The summer before senior year is a confusing one. It feels really serious, loaded with responsibility and the ticking time bomb that is graduation, but also nostalgic, making you want to throw caution to the wind and take advantage of the one last year you have to be a dumb college student.
As great as that second part sounds, it would be a terrible way to spend this summer. Yes, it is your last chance to be ~free~ but it’s also your last chance to bulk up your resume and prepare for what lies ahead (dun dun dunnnn). But the good news is- you can find a happy medium. This summer I’m taking classes, I have an internship, and I’m planning on having fun too! It is possible! (Probably, I haven’t tried it yet).
Get a Summer Internship
I can’t stress this one enough. I was lucky enough to be put in a position by my school to have an internship my Junior year, and without it, my resume would be lacking a huge draw for employers. They like to see that you can work an 8 hour day in a professional office, holding down a job that isn’t working at a boutique or at as a babysitter. And that you’re willing to do so without getting paid.
Now, some internships will pay you, and if you can find one of those scoop it up as fast as you can, because I guarantee you every other kid in your major is going after it too. But don’t make getting a paid a priority (if you can manage it- not everyone can afford to work unpaid). I had the best experience of my life last semester working for a non profit, and I didn’t get paid. If I’d passed it up for another paid offer, I would have really regretted it- because it taught me something really important. Here it is:
The best places don’t need to pay their interns, because there are enough young and minimally experienced people willing to work there for free.
You passing up that opportunity (assuming you really could afford to work there for free) is getting you a one way ticket to a really crappy office with a boss who probably can’t help you in the long run, because they don’t get enough traction in the intern-search without offering a stipend. Go for the free internship. You’ll be glad you did down the road.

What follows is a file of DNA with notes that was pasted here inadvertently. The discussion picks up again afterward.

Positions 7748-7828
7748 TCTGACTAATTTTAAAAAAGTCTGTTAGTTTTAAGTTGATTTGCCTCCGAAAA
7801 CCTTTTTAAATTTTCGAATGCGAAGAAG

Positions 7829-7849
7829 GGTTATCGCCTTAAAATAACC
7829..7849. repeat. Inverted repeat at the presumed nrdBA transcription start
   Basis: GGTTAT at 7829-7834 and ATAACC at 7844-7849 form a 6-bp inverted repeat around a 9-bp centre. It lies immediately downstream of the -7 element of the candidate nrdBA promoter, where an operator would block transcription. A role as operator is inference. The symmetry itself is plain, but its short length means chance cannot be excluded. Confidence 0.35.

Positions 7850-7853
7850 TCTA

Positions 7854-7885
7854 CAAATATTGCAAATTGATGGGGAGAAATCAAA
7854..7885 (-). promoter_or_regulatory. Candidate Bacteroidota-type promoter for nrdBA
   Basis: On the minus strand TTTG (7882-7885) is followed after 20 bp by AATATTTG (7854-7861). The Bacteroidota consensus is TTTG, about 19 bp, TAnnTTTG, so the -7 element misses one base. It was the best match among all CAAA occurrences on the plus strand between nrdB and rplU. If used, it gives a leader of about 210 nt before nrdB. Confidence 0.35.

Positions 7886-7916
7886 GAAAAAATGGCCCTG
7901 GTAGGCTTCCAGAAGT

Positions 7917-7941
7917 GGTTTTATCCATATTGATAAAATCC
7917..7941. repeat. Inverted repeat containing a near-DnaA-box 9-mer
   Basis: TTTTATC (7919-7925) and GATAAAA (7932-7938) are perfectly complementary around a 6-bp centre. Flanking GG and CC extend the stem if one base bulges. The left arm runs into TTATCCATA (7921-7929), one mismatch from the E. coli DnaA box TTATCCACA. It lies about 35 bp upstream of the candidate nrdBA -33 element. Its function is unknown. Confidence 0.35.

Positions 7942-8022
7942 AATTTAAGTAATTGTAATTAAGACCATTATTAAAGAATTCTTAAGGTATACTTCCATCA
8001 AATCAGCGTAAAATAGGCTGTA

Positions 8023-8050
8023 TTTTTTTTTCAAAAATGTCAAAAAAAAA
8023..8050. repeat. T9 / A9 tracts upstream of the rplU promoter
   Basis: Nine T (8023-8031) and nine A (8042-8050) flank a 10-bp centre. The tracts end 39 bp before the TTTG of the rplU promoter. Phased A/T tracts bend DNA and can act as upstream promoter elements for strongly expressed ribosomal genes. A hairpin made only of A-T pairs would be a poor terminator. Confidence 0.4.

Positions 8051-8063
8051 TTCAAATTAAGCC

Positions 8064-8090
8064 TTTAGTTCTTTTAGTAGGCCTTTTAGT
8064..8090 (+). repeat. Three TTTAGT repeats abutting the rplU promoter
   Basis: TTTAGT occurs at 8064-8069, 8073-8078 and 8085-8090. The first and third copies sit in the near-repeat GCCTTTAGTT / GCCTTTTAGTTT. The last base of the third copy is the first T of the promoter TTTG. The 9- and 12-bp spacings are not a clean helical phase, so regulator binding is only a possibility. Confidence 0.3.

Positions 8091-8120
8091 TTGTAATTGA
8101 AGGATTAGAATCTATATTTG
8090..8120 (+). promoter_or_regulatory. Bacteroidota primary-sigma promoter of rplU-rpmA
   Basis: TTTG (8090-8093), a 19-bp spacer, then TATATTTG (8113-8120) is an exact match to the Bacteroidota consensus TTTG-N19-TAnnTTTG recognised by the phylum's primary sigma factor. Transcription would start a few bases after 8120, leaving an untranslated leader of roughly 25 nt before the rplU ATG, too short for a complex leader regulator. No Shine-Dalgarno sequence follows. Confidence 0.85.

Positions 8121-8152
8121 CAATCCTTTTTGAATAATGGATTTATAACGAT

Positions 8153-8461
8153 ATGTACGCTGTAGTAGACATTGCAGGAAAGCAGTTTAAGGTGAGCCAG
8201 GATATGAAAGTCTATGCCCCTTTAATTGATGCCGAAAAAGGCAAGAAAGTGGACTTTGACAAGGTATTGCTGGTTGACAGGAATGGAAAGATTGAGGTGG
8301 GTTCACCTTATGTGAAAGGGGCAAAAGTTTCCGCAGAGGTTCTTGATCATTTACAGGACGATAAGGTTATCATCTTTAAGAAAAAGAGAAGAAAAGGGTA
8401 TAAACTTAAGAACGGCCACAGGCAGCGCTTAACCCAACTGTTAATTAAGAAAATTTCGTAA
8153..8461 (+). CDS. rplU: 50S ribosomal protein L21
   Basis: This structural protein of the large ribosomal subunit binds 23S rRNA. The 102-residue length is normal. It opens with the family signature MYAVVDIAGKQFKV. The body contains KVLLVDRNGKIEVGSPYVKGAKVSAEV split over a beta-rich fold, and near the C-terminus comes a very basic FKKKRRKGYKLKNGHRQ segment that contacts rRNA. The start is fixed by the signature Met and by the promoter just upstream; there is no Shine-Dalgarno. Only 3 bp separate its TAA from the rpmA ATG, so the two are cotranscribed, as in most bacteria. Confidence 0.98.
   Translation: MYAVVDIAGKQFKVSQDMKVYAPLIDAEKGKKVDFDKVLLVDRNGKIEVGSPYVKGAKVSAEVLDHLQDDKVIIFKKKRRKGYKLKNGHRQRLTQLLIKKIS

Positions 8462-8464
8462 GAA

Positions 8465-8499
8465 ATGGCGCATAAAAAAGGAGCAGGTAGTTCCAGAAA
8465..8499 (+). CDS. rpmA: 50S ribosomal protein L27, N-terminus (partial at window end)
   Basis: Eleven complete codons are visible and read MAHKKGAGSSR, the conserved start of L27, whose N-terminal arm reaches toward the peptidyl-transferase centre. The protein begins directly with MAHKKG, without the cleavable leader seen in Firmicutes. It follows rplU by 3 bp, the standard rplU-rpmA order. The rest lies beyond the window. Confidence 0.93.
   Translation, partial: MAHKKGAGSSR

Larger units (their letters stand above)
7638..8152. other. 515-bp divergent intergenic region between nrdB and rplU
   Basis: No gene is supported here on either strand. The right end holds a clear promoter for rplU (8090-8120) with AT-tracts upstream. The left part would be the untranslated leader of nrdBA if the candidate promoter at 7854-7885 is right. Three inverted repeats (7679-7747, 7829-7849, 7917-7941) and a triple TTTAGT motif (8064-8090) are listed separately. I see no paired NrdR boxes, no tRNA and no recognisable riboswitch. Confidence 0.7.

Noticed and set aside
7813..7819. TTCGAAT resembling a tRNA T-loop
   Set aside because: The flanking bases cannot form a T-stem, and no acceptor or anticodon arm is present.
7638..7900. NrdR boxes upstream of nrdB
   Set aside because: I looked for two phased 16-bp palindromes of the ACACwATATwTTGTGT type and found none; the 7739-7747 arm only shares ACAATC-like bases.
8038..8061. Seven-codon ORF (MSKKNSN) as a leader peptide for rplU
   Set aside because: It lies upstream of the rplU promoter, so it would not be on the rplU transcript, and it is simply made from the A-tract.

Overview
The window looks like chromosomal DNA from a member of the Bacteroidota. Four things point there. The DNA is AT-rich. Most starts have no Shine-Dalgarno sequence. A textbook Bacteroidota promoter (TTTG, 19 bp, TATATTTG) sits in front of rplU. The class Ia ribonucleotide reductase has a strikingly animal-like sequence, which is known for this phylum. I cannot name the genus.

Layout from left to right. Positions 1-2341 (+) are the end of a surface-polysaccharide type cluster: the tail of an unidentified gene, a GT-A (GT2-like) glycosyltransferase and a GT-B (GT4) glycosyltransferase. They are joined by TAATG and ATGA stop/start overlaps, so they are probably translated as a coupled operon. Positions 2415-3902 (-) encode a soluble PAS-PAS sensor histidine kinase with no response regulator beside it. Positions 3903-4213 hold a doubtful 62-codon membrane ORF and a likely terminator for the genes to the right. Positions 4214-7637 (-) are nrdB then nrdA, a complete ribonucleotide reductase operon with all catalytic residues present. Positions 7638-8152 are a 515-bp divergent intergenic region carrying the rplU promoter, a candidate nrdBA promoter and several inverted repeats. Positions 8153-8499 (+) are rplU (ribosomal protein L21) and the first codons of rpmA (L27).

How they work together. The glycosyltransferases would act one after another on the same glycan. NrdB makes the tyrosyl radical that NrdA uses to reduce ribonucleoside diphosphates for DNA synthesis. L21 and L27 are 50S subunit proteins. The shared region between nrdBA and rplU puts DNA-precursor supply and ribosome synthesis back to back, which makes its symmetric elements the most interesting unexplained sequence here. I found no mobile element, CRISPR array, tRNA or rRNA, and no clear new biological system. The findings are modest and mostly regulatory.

Line up a Job for the School Year
All that free work in the summer is going to leave you pretty broke, and you graduate in a year! You need a decent savings account! So, now it’s time to line up a job. I recommend working somewhere related to your field, if you can. Other generic-but-still-good-for-the-resume-jobs are working for the university (i.e: alumni affairs, tutoring, giving on campus tours, IT, …), waitressing (this can open the door to a lot of buzzword skills!), and freelance writing (tons of people manage to do this from home, and it’s very flexible).
And, again, remember that the point of this job is to save money! No matter how hard that is to do! If I can get my shopping addiction under control, I believe every one of you reading this can too.
Perfect your Application Trio
- Keep it to one page
- Take off anything from high school. Unless you’re a national merit scholar, it isn’t important. I mean it, take off the letterman jacket, put away your old trophies, and get some experience out of college.
- Try not to clutter it up too much, but take up the space that you can.
- Colorful headings might make yours stand out in a sea of all black and white resumes. But, no neon or crazy colors. Stick to darker, basic colors like green, blue, red, or orange.
And here are some good resources for words to use and more tips on formatting:
- Here’s a list of 185 alternative action words from The Muse
- Here’s a list of words not to use by Monster
- Here’s a list of the good and the bad from Forbes
- Here are some infographics about the psychology of color on resumes by Creative Market
- Resume tips from a top recruiter by Forbes
- Tips and checklists from Resume Genius
Your cover letter should always be personalized to the place where you’re applying, but you can definitely put together a generic template that outlines your accomplishments and skills. Then, add a personalized paragraph at the bottom and add a little to the top to make your skills sound more job-specific.